For many thousands of people fleeing wars in their home countries, being granted asylum is a happy end to a sad story.
The chaos and heartache caused by US President Donald Trump’s
short-lived immigration ban earlier this month showed just how important
the right to resettle is for so many, and how it can change lives forever.
But for others, the promised land is not what they imagined. Even
after all they go through to make it there, something draws them home
That was the case for Rani Khaled Yaqoub, a 26-year-old Christian
mother of two from northern Iraq, who escaped ISIS to seek asylum in
France. After about two years in Europe, she turned around and traveled
all the way back.
“My friends found it weird, and asked why I would want to go back.
They asked me to stay there [in France] in case my situation changes,”
she says. “But this is about me and my kids. No one experienced what I
went through there [in France].”
Yaqoub is not the only one who made such a choice. The International
Organization for Migration (IOM) helped more than 12,000 people return
to Iraq in 2016 after they had sought asylum abroad. In the first month
of 2017, they assisted 500. The group believes many more are coming back
on their own, without IOM assistance.
Yaqoub’s move may seem surprising, especially since for her, going
back to Iraq didn’t mean a return all the way home. She settled in
Erbil, where many of Iraq’s internally displaced have ended up, some 50
miles from the village where she spent most of her life.
Today, she lives in a two-room office on the fifth floor of a newly
built shopping mall in Erbil with her sons, 2-year-old Ranel, and
3-year-old Rawad. The mall's lower floors are all hustle and bustle,
with clothing stalls spilling out of shops into the narrow walkways.
Yaqoub's floor has a dusty and unfinished feel — it is eerily quiet
apart from the children who dash in the hallways, pausing occasionally
to peer at shoppers in the atrium below.
She first arrived here in August 2014, after fleeing from her
hometown of Qaraqosh, not far from Mosul. ISIS fighters were heading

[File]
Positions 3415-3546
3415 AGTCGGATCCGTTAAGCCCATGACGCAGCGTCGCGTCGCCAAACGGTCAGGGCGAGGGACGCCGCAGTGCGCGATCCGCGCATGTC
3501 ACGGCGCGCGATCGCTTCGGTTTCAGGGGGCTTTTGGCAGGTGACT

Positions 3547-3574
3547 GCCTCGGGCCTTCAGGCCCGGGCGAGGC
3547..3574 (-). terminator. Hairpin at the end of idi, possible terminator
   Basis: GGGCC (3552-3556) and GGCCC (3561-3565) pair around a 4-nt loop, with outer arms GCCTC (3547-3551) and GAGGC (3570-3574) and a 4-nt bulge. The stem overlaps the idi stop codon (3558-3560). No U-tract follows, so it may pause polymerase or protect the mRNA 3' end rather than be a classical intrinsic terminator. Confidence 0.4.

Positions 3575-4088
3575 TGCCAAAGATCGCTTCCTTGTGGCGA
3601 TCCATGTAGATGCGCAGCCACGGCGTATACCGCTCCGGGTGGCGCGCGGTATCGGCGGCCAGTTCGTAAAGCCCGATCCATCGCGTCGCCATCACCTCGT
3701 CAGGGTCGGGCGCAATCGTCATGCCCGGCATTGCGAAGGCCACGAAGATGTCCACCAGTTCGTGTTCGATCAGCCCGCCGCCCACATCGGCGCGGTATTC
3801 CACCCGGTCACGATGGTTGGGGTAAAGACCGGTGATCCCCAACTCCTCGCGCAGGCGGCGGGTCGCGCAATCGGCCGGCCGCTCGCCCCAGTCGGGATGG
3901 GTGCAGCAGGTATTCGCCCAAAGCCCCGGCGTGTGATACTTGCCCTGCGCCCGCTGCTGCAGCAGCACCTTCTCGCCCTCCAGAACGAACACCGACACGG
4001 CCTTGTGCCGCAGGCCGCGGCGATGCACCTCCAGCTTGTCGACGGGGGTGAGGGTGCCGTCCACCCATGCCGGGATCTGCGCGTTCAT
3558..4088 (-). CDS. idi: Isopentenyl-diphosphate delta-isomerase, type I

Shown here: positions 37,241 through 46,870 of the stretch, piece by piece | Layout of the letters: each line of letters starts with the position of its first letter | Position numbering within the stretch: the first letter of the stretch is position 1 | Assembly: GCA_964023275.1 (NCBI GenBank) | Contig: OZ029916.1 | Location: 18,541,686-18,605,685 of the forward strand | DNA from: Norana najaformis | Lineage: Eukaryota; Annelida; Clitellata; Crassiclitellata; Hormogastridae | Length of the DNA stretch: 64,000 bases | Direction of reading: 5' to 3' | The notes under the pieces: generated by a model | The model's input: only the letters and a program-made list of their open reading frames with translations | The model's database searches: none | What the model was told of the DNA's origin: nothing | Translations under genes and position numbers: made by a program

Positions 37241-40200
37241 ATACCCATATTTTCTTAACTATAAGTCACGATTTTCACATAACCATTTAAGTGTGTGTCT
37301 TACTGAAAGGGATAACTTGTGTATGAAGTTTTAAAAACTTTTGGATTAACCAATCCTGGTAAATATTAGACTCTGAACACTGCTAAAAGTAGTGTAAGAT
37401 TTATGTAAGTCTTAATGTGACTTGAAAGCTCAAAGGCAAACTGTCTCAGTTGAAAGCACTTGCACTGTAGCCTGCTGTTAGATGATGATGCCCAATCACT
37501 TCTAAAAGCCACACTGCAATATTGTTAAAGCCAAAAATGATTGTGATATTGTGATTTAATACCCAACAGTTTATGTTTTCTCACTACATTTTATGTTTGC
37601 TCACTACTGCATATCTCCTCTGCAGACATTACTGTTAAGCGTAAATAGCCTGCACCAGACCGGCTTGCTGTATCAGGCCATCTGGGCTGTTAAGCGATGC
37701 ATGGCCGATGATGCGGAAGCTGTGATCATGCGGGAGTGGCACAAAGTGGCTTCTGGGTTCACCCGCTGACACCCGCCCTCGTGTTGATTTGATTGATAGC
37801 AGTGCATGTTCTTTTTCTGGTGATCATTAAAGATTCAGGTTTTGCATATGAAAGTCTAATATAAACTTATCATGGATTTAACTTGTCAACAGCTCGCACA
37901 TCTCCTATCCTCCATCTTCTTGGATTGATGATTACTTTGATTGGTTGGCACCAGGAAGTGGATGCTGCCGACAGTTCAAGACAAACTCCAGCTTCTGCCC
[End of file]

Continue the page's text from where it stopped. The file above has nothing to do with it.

their way; some 100,000 Christians from the area escaped with her in the
“We were told [by Peshmerga fighters in the city] that ISIS
approached the area, and no one can stay in the area. So, like everyone
else, we packed our stuff and left,” she says. “We thought we would be
back in a couple of days.”
ISIS captured the town and ransacked its churches. Not everyone
managed to escape. Yaqoub’s husband, Mourad, was a policeman. He and his
brother stayed behind in the town as its last line of defense. Later,
they too were ordered to leave, but Mourad got caught up in clashes
between ISIS and Kurdish forces along the road to Erbil. He was killed
in the crossfire.
Yaqoub was seven months pregnant at the time. She had to face
starting a new life as a single mother. But the takeover of her town and
the death of her husband had traumatized her. She wanted to leave the
strange shopping mall and her country behind.
After five months in Erbil, she left for France, where some of her
husband’s family were already living. (French visa rules allow those who
have successfully claimed asylum to bring over family members).
When she arrived in Marseille, on France’s southern coast, she claimed asylum as a refugee.
“I went with my brother-in-law. We lived together. We didn’t find a
job of course, but we had rights. We had salaries, residency, passports,
everything official,” she says.